Tomorrow, and Tomorrow, and Tomorrow by Gabrielle Zevin
“What is a game?” Marx said. “It’s tomorrow, and tomorrow, and tomorrow. It’s the possibility of infinite rebirth, infinite redemption. The idea that if you keep playing, you could win. No loss is permanent, because nothing is permanent, ever.”
Tomorrow, and Tomorrow, and Tomorrow is a novel that contains multitudes. On the surface, it is the story about video games, specifically the legendary games created by Sadie Green and Sam “Mazer” Masur, starting with the blockbuster, Ichigo. At its core, however, this is a story of two best friends and what it means to love and be loved.
Regardless of whether you’re an avid gamer or you’re never played a video game in your life, Zevin will undoubtedly hook you into the world of Tomorrow Games with her complex characters and masterful storytelling. Every character has been carefully and lovingly crafted, each bearing their own unique set of strengths and weaknesses, quirks and flaws. You will love them and then hate them, but you’ll never stop rooting for them. Zevin takes the reader on a journey over thirty years, spanning from Cambridge, Massachusetts to Venice Beach, California, with stops in New York City and Japan. The broad scope of the novel is only reflected in its subject matter, from commentary on sexism in the gaming industry, living with disabilities, the intersection of politics and art, and toxic relationships to discussions on more abstract themes such as love, grief, and mental health. Much like her characters, Zevin is capable of building a world that is filled with extraordinary depth and detail, but it is the nuances she weaves wherein the true beauty of her skill lies.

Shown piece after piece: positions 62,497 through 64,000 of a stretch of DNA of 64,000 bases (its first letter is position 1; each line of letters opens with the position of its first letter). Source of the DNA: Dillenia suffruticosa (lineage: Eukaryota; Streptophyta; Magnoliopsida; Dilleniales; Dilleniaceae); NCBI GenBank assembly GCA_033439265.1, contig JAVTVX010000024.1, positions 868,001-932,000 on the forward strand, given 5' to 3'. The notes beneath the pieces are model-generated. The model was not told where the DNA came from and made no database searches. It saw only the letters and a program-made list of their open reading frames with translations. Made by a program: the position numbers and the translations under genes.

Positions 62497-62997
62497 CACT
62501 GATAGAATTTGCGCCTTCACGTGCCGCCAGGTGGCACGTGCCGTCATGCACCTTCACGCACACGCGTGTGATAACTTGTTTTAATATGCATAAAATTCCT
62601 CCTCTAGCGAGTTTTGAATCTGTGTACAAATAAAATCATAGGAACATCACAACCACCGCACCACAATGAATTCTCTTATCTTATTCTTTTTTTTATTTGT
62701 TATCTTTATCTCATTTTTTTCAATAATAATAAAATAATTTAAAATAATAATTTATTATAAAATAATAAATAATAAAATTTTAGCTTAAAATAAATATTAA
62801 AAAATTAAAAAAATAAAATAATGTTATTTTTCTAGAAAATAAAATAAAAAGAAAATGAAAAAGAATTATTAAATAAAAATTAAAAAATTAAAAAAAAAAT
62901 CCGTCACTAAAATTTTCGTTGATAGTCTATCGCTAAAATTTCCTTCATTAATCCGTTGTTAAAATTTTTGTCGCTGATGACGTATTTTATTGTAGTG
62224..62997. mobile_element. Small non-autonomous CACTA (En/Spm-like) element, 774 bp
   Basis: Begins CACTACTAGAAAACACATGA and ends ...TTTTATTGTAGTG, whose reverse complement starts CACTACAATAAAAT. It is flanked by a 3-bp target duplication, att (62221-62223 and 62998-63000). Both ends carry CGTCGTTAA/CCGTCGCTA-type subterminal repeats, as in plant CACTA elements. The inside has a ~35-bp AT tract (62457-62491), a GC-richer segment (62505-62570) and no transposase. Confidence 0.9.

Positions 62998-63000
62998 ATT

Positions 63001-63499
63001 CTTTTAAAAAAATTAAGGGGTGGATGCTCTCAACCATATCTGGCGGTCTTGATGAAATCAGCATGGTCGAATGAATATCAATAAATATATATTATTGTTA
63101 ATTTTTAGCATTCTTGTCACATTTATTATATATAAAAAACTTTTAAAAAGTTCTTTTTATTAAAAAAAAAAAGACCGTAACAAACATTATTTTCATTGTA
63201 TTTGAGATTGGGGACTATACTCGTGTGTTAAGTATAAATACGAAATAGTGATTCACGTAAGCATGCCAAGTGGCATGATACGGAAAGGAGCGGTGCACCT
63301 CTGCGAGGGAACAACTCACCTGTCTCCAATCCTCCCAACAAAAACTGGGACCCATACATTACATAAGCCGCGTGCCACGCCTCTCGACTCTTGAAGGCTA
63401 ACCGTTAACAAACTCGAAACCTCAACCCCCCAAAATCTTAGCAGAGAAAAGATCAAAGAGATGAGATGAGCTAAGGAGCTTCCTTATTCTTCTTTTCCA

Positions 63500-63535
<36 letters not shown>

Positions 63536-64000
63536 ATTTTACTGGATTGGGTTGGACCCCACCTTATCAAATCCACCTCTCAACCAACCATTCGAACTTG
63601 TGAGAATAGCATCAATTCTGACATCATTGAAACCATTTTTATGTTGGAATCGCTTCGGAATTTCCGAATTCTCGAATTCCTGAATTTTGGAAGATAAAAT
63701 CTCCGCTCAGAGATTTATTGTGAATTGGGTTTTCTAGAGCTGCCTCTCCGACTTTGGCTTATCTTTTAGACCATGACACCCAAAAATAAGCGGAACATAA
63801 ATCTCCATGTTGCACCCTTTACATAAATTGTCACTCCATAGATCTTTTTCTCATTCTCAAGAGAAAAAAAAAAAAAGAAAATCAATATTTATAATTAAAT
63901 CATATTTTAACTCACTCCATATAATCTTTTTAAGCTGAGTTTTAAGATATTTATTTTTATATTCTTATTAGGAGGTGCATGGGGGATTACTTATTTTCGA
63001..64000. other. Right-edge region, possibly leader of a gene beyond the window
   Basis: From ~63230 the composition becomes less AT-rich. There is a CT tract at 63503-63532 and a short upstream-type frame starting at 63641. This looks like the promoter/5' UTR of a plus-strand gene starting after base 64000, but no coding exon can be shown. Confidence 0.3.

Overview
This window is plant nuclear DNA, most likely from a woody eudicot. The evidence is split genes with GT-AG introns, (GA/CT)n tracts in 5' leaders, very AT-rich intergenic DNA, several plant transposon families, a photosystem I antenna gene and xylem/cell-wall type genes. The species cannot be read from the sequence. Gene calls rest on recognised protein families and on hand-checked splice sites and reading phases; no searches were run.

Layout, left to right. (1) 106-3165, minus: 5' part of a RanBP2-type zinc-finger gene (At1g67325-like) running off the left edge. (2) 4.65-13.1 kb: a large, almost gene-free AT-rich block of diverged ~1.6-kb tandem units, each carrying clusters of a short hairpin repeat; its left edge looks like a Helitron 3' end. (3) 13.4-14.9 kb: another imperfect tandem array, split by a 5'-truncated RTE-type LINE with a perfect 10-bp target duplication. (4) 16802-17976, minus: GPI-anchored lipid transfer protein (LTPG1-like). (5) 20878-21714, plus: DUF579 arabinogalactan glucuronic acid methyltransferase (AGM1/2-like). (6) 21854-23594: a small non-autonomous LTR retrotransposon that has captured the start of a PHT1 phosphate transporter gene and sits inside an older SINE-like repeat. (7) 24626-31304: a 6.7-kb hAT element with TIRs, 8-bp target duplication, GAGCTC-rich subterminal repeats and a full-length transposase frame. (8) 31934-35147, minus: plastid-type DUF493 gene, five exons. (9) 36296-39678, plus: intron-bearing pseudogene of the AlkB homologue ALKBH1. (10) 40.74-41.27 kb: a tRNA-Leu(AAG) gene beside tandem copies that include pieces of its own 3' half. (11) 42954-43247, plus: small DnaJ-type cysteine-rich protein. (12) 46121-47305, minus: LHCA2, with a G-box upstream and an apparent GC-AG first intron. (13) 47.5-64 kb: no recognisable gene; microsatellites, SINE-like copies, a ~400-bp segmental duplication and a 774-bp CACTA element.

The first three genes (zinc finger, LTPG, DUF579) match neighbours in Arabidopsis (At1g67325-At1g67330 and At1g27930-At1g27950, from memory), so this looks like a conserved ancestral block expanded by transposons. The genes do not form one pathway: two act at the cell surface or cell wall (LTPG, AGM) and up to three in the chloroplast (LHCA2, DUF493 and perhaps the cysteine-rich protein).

If you read this novel, be prepared, because there is a good chance that you will be thinking about it tomorrow… and tomorrow, and tomorrow.